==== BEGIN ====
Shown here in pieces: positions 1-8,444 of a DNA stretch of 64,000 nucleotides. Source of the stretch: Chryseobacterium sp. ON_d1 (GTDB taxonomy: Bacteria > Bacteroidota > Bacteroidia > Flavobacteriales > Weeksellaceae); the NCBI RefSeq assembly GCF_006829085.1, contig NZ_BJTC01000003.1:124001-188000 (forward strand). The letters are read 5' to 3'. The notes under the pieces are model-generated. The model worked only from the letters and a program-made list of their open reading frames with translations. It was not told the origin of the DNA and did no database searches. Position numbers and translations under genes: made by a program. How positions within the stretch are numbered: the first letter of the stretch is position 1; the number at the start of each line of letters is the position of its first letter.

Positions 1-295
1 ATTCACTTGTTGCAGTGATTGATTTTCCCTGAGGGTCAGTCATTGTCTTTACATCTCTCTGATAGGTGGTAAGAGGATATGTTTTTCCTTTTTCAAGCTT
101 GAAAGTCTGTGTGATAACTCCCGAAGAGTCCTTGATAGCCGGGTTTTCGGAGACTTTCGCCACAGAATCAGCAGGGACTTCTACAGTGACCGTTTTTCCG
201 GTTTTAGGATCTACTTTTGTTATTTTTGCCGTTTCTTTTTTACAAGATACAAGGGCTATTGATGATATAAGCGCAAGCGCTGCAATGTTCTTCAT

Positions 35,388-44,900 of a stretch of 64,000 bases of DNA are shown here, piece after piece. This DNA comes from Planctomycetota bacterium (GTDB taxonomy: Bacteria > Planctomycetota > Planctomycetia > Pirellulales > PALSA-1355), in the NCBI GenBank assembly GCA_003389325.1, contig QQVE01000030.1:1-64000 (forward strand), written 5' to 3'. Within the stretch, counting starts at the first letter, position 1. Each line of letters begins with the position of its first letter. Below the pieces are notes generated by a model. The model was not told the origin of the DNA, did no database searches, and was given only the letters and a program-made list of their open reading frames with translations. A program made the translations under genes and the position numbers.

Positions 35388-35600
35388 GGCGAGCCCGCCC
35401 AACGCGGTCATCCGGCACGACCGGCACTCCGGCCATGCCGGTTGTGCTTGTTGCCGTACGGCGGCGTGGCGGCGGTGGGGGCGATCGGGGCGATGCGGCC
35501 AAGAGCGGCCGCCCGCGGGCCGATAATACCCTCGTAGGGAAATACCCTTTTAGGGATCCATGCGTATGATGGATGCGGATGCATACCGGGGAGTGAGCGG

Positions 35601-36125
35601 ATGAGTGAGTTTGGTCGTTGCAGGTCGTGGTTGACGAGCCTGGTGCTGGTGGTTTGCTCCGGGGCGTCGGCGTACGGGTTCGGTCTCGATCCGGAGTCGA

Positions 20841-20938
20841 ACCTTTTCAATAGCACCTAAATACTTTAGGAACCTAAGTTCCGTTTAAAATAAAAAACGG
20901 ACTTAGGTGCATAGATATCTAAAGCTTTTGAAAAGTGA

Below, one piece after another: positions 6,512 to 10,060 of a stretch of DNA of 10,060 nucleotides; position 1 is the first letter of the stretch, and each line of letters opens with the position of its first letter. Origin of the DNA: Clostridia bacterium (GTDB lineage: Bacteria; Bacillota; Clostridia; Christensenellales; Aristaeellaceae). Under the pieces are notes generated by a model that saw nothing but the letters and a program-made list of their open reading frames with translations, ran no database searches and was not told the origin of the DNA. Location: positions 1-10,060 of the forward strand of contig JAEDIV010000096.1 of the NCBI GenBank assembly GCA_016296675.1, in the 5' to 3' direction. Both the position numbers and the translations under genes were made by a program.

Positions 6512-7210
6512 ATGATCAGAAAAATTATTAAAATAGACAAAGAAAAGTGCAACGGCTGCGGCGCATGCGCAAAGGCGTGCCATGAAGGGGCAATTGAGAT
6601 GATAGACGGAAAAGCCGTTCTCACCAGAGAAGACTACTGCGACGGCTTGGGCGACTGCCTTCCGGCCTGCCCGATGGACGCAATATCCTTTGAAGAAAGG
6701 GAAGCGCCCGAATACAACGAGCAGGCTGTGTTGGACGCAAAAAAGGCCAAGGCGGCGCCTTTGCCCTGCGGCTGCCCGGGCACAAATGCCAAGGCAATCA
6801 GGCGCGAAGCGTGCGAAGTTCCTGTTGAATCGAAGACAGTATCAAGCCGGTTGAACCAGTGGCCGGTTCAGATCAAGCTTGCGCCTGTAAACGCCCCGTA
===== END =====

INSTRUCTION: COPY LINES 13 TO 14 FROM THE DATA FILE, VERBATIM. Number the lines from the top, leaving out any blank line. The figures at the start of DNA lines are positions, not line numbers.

Positions 20841-20938
20841 ACCTTTTCAATAGCACCTAAATACTTTAGGAACCTAAGTTCCGTTTAAAATAAAAAACGG